Putting Together Your Down Payment

Lots of borrowers qualify for a mortgage loan, but they can't afford a large down payment. Below are a few ways to get together your down payment

Slash your budget and build up savings. Turn your budget inside out to discover extra money to save for your down payment. Also, you can look into bank programs through which some of your take-home pay is automatically deposited into savings every pay period. You could look into some big expenses in your budget that you can give up, or trim, at least temporarily. Here are a couple of examples: you may decide to move into less expensive housing, or stay close to home for your annual vacation.

Work a second job and sell things you do not need. Try to find an additional job. This can be rough, but the temporary difficulty can help you get your down payment. In addition, you can make a comprehensive list of things you can sell. Unworn gold jewelry can bring a good price from local jewelry stores. A closetful of small items could add up to a nice sum at a garage or tag sale. You can also research what any investments you own could sell for.

Borrow money from your retirement plan. Check the provisions of your particular plan. It is possible to borrow funds from a 401(k) for you down payment or withdraw from an IRA. Make sure to learn about the tax consequences, your obligation for repayment, and any early withdrawal penalties.

Request a gift from your family. Many homebuyers are sometimes fortunate enough to receive down payment help from thoughtful family members who are anxious to help get them in their own home. Your family members may be inclined to help you reach the goal of owning your first home.

Research housing finance agencies. Special mortgate loan programs are provided to buyers in specific situations, like low income homebuyers or buyers planning to remodel houses in a targeted part of town, among others. With the help of this type of agency, you may receive an interest rate that is below market, down payment assistance and other incentives. These types of agencies can help eligible homebuyers with a reduced rate of interest, help with your down payment, and offer other assistance. The primary goal of non-profit housing finance agencies is boosting the purchase of homes in particular areas.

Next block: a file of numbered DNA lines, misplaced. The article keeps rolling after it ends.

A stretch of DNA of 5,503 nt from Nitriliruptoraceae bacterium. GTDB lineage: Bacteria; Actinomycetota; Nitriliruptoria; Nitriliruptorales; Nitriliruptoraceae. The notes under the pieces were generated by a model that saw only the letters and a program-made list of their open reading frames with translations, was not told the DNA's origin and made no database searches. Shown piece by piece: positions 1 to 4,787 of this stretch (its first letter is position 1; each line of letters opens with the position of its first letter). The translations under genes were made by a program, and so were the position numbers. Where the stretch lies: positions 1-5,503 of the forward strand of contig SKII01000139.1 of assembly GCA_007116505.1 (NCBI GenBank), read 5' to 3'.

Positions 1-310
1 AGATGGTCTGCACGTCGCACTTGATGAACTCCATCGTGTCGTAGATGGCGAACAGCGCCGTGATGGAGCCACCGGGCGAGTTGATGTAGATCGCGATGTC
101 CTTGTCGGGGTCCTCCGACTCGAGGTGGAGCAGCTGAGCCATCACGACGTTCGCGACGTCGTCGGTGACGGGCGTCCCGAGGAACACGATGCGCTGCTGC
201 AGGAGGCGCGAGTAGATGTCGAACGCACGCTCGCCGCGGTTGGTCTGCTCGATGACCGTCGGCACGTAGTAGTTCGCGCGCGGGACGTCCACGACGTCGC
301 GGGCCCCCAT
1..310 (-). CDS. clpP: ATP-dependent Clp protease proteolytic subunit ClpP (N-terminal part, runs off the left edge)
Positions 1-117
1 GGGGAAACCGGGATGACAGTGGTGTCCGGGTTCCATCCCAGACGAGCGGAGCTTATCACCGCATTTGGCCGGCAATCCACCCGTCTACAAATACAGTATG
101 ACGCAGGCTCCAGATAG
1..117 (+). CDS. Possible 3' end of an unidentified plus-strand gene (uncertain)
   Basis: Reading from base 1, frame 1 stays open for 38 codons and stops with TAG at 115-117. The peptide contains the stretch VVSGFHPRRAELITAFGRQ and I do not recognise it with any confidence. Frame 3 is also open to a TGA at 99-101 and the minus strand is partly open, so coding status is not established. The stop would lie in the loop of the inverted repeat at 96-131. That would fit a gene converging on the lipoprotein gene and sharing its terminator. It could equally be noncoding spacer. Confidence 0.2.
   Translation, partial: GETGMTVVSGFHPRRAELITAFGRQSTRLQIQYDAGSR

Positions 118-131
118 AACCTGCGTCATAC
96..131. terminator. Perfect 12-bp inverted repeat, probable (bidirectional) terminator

Find out about low-down and no-down mortgages.

  • Federal Housing Administration (FHA) mortgages

    The Federal Housing Administration (FHA), a part of the U.S. Department of Housing and Urban Development (HUD), plays an important part in assisting low to moderate-income buyers get mortgages. Part of the U.S. Department of Housing and Urban Development(HUD), FHA (Federal Housing Administration) aids individuals in getting home financing. FHA helps first-time homebuyers and others who might not be able to qualify for a conventional mortgage loan on their own, by providing mortgage insurance to the private lenders. Interest rates with an FHA mortgage are typically the current interest rate, but the down payment amounts with an FHA loan are below those of conventional loans. The down payment may be as low as 3 percent and the closing costs could be financed in the mortgage.

  • VA mortgage loans

    VA loans are backed by the U.S. Department of Veterans Affairs. Service persons and veterans can get a VA loan, which typically offers a low fixed rate of interest, no down payment, and limited closing costs. While the VA does not actually issue the mortgage loans, it does certify eligibility to qualify for a VA loan.

  • Piggy-back loans

    A piggy-back loan is a second mortgage that you close with the first. Most of the time, the first mortgage covers 80% of the cost of the home and the "piggyback" is for 10%. In contrast to the usual 20 percent down payment, the homebuyer will just have to pull together the remaining 10 percent.

  • Carry-Back loans

    In the option of a seller "carrying back a second mortgage," the seller loans you part of his or her equity. You would borrow the majority of the purchase price from a traditional mortgage lender and borrow the remaining amount from the seller. Usually you will pay a somewhat higher interest rate with the loan from the seller.

No matter your method of pulling together your down payment, the satisfaction of owning your own home will be just as sweet!

Need to talk about the best options for down payments? Call us at (773) 774-9040 Ext 121.

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